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James Moss

I’m a freelance full-stack engineer with over 15 years experience. Currently taking on new React based opportunities, drop me a line 👋

Using React hooks in class components

Unless you’ve been living under a rock for the last 6 months you’ll know that hooks in React are the new hotness. There’s now a hook covering almost every single browser API plus many more. Adoption in the community has been widespread to say the least.

Hooks aren’t perfect right now, their API doesnt fully replace class methods yet and developers are still learning how to use them effectively; it’s a brand new paradigm to learn. In large codebases lots of legacy components still use classes, but you might want to use some awesome behaviour you’ve added in a new hook without having to rewrite code.

What if we could use these hooks we’ve written in class based components?

One option is to import another library that (probably) doesn’t use hooks and use their existing API. This is bad for several reasons

  • More dependencies means more code and therefore higher surface area for bugs
  • Multiple dependancies doing the same or similar things
  • Additional chores when upgrading
  • Higher bundle size

There is however a way you can write new behaviour as hooks and still use them in class components.

Hooks first

Imagine a straightforward hook that uses the window.online/window.offline events to monitor if the user’s device is online. If the user goes offline we might want to re-render and show an error message instead. When the user reconnects to the network we want our app to render the UI again. In reality you’d probably want to make your app more progressive but this simple example will do for our purposes:

import useNetworkMonitor from 'useNetworkMonitor';

const App = () => {
	const isOnline = useNetworkMonitor();

	return isOnline ? <Index /> : <OfflineError />;

One of the benefits of hooks is that they reduce cruft in your component tree. Over the last few years as the render props pattern has taken off we’ve started seeing more components being rendered that don’t have any influence on the UI, they’re just passing state and props down to another component. These components are important as they allow inversion of control; your child component can access state from within the parent component without them having to know about each other. However, as they start piling up in your components, you’ll find that the component tree becomes polluted and therefore debugging becomes harder.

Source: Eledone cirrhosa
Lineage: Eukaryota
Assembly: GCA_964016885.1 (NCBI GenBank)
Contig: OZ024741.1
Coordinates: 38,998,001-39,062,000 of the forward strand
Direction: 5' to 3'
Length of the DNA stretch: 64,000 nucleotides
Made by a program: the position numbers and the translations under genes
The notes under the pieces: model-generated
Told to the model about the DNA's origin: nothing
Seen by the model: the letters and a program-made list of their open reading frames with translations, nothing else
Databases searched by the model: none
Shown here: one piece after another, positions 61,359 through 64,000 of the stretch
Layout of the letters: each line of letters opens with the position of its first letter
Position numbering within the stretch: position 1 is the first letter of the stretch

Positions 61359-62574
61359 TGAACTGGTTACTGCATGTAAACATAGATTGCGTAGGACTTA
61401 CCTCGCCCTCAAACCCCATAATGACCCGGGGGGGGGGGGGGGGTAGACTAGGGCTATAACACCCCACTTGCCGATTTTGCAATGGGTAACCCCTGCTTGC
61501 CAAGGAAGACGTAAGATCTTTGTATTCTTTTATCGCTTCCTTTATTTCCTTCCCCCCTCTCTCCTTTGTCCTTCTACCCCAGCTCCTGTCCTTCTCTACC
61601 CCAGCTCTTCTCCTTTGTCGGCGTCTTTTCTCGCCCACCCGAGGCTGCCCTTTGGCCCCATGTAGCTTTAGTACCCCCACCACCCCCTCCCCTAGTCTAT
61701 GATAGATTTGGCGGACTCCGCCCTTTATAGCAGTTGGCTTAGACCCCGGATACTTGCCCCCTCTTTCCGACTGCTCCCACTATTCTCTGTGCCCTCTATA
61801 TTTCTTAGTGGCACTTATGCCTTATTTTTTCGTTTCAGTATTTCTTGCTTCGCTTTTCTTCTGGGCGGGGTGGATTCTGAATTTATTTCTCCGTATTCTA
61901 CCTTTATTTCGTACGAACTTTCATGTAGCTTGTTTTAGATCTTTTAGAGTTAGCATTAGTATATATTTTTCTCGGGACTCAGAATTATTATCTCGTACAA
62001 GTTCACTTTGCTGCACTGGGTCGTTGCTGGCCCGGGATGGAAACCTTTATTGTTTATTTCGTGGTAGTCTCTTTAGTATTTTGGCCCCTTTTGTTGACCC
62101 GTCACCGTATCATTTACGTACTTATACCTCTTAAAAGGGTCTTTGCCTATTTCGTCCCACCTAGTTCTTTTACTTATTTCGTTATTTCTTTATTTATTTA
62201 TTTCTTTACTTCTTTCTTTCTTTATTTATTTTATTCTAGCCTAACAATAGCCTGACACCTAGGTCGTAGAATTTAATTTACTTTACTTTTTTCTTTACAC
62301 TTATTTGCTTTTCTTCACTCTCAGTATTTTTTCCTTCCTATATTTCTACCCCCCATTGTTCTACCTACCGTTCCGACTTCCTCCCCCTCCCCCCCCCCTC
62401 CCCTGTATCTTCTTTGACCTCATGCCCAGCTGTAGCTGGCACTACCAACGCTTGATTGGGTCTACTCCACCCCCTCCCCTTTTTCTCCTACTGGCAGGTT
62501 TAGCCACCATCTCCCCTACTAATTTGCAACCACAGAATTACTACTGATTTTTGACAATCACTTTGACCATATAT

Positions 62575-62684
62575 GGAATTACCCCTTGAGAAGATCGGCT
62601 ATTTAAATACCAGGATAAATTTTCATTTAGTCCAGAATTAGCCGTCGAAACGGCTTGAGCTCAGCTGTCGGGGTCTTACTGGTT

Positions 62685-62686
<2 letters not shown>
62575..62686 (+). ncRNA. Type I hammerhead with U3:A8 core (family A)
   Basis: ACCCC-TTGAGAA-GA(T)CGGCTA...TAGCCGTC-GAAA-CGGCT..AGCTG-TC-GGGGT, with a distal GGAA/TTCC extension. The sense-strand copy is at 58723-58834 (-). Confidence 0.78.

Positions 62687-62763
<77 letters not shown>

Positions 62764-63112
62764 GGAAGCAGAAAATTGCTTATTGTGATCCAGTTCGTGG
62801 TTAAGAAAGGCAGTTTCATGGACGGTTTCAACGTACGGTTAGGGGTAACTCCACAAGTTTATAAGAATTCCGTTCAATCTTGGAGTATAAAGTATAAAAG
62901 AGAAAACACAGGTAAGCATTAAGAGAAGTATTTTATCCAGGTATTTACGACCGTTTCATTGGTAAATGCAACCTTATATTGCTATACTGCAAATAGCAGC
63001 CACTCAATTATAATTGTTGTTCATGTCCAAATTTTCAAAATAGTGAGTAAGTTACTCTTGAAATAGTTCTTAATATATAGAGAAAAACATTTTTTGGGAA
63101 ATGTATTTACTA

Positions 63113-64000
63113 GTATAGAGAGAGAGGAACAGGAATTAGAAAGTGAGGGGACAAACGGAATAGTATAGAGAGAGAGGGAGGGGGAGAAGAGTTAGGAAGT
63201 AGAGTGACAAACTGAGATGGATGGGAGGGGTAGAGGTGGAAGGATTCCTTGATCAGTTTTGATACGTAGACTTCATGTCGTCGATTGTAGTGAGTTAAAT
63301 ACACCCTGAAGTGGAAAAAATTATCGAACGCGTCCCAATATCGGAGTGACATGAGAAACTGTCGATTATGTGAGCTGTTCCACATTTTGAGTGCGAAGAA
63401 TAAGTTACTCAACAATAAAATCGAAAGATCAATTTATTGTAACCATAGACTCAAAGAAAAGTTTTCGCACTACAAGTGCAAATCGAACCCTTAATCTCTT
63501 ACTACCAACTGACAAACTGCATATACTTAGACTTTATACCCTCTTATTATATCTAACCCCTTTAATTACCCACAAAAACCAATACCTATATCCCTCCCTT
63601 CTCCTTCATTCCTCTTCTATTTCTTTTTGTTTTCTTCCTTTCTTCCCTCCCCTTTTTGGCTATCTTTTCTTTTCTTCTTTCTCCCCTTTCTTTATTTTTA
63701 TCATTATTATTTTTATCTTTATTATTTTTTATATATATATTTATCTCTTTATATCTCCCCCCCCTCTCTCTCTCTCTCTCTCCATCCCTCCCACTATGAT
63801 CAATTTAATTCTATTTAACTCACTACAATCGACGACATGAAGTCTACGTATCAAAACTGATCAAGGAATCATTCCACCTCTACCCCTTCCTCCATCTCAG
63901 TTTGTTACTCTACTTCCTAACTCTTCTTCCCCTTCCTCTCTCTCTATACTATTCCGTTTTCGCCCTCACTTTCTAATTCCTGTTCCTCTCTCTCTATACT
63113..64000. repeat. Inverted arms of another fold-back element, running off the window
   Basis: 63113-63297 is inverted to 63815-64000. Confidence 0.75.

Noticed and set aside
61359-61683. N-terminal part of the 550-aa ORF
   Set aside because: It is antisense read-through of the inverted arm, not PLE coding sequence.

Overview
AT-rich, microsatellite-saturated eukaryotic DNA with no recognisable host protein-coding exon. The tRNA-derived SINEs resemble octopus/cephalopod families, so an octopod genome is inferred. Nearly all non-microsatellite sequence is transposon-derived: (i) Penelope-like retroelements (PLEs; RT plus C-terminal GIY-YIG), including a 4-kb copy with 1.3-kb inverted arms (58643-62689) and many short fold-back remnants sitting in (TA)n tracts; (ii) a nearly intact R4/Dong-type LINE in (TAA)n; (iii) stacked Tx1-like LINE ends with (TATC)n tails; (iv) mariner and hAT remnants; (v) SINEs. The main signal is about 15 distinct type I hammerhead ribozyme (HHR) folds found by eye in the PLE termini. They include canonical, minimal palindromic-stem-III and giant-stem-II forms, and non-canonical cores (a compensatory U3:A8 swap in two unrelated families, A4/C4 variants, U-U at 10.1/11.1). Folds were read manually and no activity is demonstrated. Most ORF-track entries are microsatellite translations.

Although hooks aims to reduce these kinds of components, we can actually leverage them to add support for classes via render props with minimal extra code:

const NetworkMonitor = ({ children }) => {
	const isOnline = useNetworkMonitor();

	return children({ isOnline });

	{ ({ isOnline }) => (
		isOnline ? <Index /> : <OfflineError />
	) }

What if you’re already using the render props pattern to add behaviour like this in an existing code base using a class based component? Good news, you can convert your render props component to a hook, implement the above pattern and slowly over time phase out usage of the class component.

The points discussed in this article are probably not a massive revelation to most readers but they are important. Right now the React API is undergoing a transition as Suspense and async rendering comes along; established patterns and best practises are changing rapidly. I’d really love to see hook authors start implementing this bridge component pattern, allowing both modern and older React code to play together nicely as well having as a clear migration route towards a hooks based future.

Going even further with higher order components

Remember HOCs? You might still be using them. Well we can apply the same pattern here as well:

function withNetworkStatus(ComposedComponent) {
	return function NetworkMonitorWrapper(props) {
		const isOnline = useNetworkMonitor();

		return <ComposedComponent { ...props } isOnline={ isOnline } />;

// <Index /> component now has an isOnline prop injected

This is probably one step too far. Don’t do this.


So just to recap:

  • Write your hooks as you have been doing already
  • Add a render props / function-as-child bridge component for use in class components
  • Add a HOC if you’re a little bit crazy